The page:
Rudin, A. James

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RUDIN, A. JAMES (1934– ), U.S. rabbi and interreligious leader. Rabbi Rudin, a native of Pittsburgh, Pennsylvania, grew up in Alexandria, Virginia. He attended Wesleyan University and received his B.A. degree with academic distinction from George Washington University (1955). Rudin received his master's degree and rabbinical ordination from Hebrew Union College-Jewish Institute of Religion (1960) and did graduate studies in American history at the University of Illinois. He received two honorary doctorates, one from huc-jir (1985) and the other from Saint Leo University in Florida where he was Distinguished Visiting Professor (2000).

Upon ordination, Rabbi Rudin served congregations in the U.S. Air Force as a chaplain in Japan and Korea. He then was usaf Chaplain Japan & Korea, 1960–62.

He was assistant rabbi of Congregation B'nai Jehudah, Kansas City, mo (1962–64) and rabbi of Sinai Temple, Champaign, Illinois (1964–68). In 1964 he participated in an inter-religious, interracial voting rights drive in Hattiesburg, Mississippi.

He was a member of the aj Committee's staff for 32 years retiring in 2000. He was first assistant interreligious affairs director of the American Jewish Committee (1968–1983) working with Marc Tannenbaum, a pioneer in the field of inter-religious relationship, and then as his successor as National Interreligious Affairs (1983–2000). Under his leadership, the ajc became the internationally acknowledged leader in Christian-Jewish and Muslim-Jewish relations He was responsible for developing the American Jewish Committee's work with Evangelicals and with Roman Catholics as well as mainline Protestant churches and later with Islam. He was also an expert on cults. Rudin was a founder of both the National Inter-religious Task Force on Soviet Jewry and the National Inter-religious Task Force on Black-Jewish Relations.

He continued his involvement with ajc as its senior interreligious advisor and as a member of the organization's board of governors.

He was chairman of the International Jewish Committee for Interreligious Consultations and participated in ten meetings with Pope John Paul ii. Rudin also participated in historic meetings with the World Council of Churches in Geneva and with Eastern Orthodox Christian leaders in Greece. In 1997 the Polish Council of Christians and Jews presented Rudin with its "Person of Reconciliation Award" at a ceremony in Warsaw. In 2003, he received the Golden Medallion Award from the International Council of Christians and Jews.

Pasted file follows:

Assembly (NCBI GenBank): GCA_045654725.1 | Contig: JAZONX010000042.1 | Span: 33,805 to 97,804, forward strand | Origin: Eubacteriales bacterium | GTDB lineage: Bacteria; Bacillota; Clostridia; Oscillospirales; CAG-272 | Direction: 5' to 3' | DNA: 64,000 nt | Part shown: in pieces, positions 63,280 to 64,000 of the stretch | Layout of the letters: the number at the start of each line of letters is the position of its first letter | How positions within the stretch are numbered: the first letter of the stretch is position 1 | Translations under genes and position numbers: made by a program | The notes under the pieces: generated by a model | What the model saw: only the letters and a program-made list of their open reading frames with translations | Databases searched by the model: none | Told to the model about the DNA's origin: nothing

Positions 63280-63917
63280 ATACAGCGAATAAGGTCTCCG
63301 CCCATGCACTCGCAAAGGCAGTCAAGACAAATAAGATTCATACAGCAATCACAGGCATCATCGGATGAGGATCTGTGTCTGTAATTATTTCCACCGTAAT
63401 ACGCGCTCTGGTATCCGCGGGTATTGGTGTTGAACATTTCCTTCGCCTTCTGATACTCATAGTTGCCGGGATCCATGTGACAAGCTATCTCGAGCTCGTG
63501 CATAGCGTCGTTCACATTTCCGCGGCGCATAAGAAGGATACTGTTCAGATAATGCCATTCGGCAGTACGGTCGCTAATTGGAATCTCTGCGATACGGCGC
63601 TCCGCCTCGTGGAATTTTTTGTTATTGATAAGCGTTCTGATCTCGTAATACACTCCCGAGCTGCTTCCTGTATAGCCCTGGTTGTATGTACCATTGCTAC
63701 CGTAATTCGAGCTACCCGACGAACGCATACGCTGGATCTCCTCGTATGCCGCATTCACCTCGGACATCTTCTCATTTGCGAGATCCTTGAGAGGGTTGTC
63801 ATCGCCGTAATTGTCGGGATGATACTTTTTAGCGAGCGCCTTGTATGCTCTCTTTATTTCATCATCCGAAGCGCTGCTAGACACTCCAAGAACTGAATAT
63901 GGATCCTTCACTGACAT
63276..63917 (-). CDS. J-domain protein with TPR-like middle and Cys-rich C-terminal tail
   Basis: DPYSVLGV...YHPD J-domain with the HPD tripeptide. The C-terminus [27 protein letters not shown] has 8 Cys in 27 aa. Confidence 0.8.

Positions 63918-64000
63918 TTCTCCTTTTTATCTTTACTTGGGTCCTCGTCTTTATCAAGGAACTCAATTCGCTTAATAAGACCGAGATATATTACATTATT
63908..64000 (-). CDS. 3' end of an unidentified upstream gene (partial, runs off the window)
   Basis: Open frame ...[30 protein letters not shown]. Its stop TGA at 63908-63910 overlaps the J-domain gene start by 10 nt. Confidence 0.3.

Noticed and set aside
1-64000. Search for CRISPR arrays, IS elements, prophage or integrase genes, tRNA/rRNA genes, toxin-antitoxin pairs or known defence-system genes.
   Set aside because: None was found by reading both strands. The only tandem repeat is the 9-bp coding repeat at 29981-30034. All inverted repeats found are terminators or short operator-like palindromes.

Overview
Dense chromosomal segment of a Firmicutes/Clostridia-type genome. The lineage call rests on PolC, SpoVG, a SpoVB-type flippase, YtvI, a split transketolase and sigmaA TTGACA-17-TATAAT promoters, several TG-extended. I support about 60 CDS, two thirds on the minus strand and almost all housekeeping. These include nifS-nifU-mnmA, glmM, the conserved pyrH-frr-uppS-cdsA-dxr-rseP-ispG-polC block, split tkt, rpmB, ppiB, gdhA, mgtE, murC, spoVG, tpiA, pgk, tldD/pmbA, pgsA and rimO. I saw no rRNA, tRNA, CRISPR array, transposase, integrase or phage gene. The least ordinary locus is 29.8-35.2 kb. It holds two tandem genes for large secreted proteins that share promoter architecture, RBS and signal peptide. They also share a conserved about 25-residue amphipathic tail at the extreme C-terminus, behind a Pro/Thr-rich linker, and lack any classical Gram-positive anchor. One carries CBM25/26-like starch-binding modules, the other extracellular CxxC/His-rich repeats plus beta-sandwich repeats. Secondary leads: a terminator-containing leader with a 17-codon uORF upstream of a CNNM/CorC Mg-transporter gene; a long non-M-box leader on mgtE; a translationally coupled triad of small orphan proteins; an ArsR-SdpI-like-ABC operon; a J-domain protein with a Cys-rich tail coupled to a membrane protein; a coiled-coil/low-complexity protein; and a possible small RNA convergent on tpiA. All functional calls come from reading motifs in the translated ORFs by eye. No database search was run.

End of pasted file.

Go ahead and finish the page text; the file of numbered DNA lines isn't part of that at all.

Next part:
He worked in close consultation with leaders of the well-known Oberammergau Passion Play that is presented every ten years in Germany. It was his leadership efforts that resulted in many positive changes in the portrayal of Jews and Judaism at Oberammergau in 1990 and again in 2000.

Rudin is the author or editor of eight books: Twenty Years of Catholic-Jewish Relations (1986); Evangelicals and Jews in Conversation, (1978); A Time to Speak: The Evangelical-Jewish Encounter (1987); Evangelicals and Jews in an Age of Pluralism (1989); Prison or Paradise: The New Religious Cults (1980); Why Me? Why Anyone? (1986); and Israel for Christians: Understanding Modern Israel (1983); and The Baptizing of America: The Religious Right's Plan for the Rest of us (2005).

In 2006 he served as a member of the New York State Task Force on Life and the Law, an interdisciplinary group that focuses on bioethical legislation and issues. Rudin was also a member of the Camp David/Presidential Retreat Interfaith Chapel Committee and the Martin Luther King, Jr. Federal Holiday Commission.

From 1991 he penned weekly commentaries for the Religion News Service (rns)/Newhouse Syndicate.

Rudin's wife, the former Marcia Kaplan, wrote with her husband. One of their two daughters, Rabbi Eve Rudin, is a senior staff member of the Union for Reform Judaism in New York City.

[Michael Berenbaum (2nd ed.)]